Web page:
What goes around
… comes around. Just as we make over ourselves and our homes, fashion designers regularly remake the decades on runways
Henry David Thoreau got it right the first time.
“Every generation laughs at the old fashions,” the bearded 19th-century author once observed, “but follows religiously the new.”
And ironically enough, that goes double when the old trends — high-waisted pants, ’60s mod frocks and (oh no, not again) frizzy permanents — come back into style.
From Paris to New York and Milan to Toronto, designers are turning back time for inspiration this spring. Tory Burch was inspired by F. Scott Fitzgerald’s The Great Gatsby (a remake starring Leonardo DiCaprio is now being filmed in Australia) when she came out with silk and chiffon dropped-waist shift dresses, Peter Pan collars, kitten heels and wide pants in floaty prints.
Miuccia Prada presented updated ’50s and ’60s silhouettes, slingbacks and windswept beehive up-dos. And nostalgia spoke in Dolce and Gabbana’s big, bright print dresses and sun suits with thigh-high boy cut legs, gathered bottoms and sweetheart necklines.
It’s a recurring trend that street-level fashion houses are embracing as well. At Forever 21, Twiggy and flower children still rule. Boyish micro mini-dresses reminiscent of the Mods’ fascination with Dutch artist Piet Mondrian, long maxi skirts layered with sweaters over shirts and high-necked, ruffle-collared blouses are everywhere.
That retro fashion is taking the front seat is no surprise, says Marlene Robillard, Le Château’s national director of public relations and communications. “Fashion is quite cyclical and what worked back then worked for a reason. Certain prints, styles and fabrics were loved then and there’s no reason why someone wouldn’t love them today.”
And that’s exactly what Le Château’s in-house design team thought when they approached this season’s collection. Pulling images from its archives dating back to when the company launched in 1959, they also sourced bolts of vintage fabric and even antique wallpaper for inspiration. The result is an old-is-new mishmash of styles from the ’50s to the ’80s that takes the best of those eras and leaves the rest. The collection features everything from a deeply plunging cowl-necked disco mini that screams iconic Halston in the ’70s to softly muted — but deadly sexy — Marilyn Monroe dresses.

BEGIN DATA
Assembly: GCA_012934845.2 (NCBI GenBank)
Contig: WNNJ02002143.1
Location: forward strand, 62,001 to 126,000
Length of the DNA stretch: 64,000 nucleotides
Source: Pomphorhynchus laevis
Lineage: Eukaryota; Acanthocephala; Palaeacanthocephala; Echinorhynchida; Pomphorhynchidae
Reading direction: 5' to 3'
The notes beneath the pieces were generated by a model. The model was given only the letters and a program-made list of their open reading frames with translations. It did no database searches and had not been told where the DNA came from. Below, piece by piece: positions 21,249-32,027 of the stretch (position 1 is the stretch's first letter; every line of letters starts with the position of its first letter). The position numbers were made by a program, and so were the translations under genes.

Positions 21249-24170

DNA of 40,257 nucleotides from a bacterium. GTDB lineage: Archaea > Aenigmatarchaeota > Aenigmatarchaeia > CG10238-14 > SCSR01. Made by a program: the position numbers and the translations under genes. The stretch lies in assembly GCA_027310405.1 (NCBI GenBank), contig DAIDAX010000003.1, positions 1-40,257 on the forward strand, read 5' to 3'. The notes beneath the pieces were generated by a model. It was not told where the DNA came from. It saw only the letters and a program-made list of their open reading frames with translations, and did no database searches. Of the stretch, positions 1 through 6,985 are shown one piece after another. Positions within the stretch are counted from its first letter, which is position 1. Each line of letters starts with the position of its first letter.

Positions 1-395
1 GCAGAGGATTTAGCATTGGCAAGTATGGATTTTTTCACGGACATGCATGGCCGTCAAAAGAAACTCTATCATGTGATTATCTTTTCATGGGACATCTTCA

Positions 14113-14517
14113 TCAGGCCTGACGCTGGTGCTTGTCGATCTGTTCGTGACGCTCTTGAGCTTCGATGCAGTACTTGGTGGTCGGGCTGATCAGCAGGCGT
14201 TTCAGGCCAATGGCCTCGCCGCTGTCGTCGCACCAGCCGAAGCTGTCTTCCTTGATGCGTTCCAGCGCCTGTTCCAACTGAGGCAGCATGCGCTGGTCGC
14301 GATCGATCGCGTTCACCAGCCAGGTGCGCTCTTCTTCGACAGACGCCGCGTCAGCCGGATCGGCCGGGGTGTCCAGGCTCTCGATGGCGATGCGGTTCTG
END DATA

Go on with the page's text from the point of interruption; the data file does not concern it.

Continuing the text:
Certainly, those were a favourite with our model and Capital Tease burlesque troupe co-founder, Koston Kreme, who was transformed from a Mad Men babe to a ’60s mod and a ’70s disco diva for our shoot. No stranger to rocking the retro look with her massive pin curls, bright red lips and sassy tassels on stage, Koston (the only name she goes by publicly) loves the softly feminine lines of the ’50s, but says that regardless of the era, the new retro focus “is not about being in the most up-to-date look. It’s about taking the past and making that new again.”
And as a neo-burlesque dancer in the mould of Dita Von Teese, that’s exactly what her act is all about. After the maudlin slide of true American burlesque into strip club tawdriness in the ’70s, neo-burlesque has emerged in the past few years as a fun anecdote to peeler bars. First attracted to the art form and feminine ’50s couture, Koston got her start at a friend’s 2007 show when she nervously stepped on stage in a corset and a hula hoop.
These days, she travels across the province to perform when not doing twice monthly shows in Ottawa venues such as Mavericks on Rideau Street. And although it’s hard to imagine Koston as bashful, she admits burlesque helped her overcome shyness while immersing her in her favourite era. “I love where the waistline is on ’50s dresses, the way they flatter a woman’s body. They’re pretty… and not everything today is pretty.”
Regardless of the style and era that appeals, adds Le Château’s Robillard, wearing retro means one thing: make it your own.
“You can kind of take it where you want to go. Be true to the era or keep the accessories super modern. Someone in their 20s would wear a dress differently from someone in their 40s. It’s really up to the wearer,” she says, “and what inspires them.”
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